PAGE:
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    $\begingroup$ @JDlugosz, but that's why I mentioned a combination of telomeres AND healing aspect. So for the longest time, the healing aspect prevents cell damage in the first place. Then when cell damage does occur, it helps restore it correctly. Then if and when cell damage occurs too widespread for the healing to occur immediately, the damaged cells can be inhibited from replicating too fast. Something like, 'prevention, restoration and inhibition'. Obviously this idea still has flaws in it, as I'm not a medical expert, which is why it's not the focus of the question :) $\endgroup$ – EveryBitHelps Jan 30 '17 at 8:14
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    $\begingroup$ tl;dr: Some biological mechanism keeps immortals at their apparent age, so it's reasonable to expect that same mechanism to push young immortals up to that same apparent age. Hah it's a clever point! $\endgroup$ – Nat Jan 30 '17 at 10:59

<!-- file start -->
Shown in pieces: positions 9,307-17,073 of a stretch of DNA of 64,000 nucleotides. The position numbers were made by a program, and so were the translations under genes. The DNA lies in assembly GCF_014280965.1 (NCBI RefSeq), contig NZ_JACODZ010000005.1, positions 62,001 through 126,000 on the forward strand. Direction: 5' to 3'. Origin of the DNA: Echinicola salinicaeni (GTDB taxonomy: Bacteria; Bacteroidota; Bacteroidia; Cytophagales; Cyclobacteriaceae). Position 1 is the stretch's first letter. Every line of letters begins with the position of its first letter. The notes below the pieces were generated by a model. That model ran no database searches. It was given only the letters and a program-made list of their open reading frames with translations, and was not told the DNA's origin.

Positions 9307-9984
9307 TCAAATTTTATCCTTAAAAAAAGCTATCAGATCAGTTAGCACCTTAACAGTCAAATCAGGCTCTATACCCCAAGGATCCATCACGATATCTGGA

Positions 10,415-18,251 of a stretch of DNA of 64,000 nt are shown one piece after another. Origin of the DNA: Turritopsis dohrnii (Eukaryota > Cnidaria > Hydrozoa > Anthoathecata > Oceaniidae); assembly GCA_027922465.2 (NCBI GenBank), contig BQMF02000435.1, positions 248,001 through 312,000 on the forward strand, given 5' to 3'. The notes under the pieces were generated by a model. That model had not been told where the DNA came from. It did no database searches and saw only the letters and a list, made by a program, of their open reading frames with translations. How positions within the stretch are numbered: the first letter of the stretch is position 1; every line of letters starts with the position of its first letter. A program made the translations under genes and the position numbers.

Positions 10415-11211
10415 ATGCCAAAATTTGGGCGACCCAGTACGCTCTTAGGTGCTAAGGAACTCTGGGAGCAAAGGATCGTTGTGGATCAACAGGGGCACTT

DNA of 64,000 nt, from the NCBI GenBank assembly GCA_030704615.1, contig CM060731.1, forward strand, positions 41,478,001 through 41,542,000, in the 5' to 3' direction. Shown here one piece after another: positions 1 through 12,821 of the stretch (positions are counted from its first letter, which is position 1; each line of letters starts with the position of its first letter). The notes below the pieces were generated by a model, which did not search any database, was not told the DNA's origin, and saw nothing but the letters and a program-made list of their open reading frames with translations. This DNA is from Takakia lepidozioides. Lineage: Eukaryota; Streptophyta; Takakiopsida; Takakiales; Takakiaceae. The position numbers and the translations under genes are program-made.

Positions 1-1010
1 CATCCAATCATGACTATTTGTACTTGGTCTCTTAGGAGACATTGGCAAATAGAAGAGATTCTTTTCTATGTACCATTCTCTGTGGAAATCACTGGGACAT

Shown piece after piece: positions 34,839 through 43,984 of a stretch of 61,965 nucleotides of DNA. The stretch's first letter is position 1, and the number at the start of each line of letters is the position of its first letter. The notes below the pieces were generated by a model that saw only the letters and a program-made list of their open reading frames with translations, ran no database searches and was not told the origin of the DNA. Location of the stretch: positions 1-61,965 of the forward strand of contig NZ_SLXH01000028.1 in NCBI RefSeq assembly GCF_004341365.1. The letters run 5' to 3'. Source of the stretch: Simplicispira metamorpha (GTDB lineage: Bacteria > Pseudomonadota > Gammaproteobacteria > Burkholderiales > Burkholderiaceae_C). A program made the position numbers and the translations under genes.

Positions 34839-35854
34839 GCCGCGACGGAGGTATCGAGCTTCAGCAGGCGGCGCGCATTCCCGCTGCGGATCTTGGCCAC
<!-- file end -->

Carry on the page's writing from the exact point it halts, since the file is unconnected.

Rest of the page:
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    $\begingroup$ This answer reminds me of 8-Bit Theater, Comic #861: In the Family, in which White Mage explains that her magic works by reinforcing the body's natural state. In this case, an immortal's natural state would be whatever their equilibrium apparent age is; so, their body would tend to "heal" toward that age, whether they're younger or older than it. $\endgroup$ – Nat Jan 30 '17 at 11:08
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As many answers on here have pointed out, puberty can be the trigger for the start of the slow aging. Here are some alt triggers that might help.

Max Bone Density

You could link it to peak bone density something that is largely determined by genetics. What this means is that the slowing of age will vary, but it will significantly older than puberty, which can hit as early as 11 years of age for some women.

They don't sound remotely human, but this is something you can link it to--and that tends, in human populations, to be in the 20s or even in some cases the 30s, with a few outliers in the late teens and early 40s.

A Specific Brain Development

Science tells us that our brains don't fully mature until about 25 years of age. For some it's a little earlier, for others a few years later, but 25 is the average.

In this case, you'll link the immortality kick in to a specific development in the brain, which will then signal the rest of the body to change to the slower aging.

Further, the quick healing likely should not kick in until they gain their immortality, leaving them as vulnerable as regular folk until they come into it.

Slowing of Myelin Production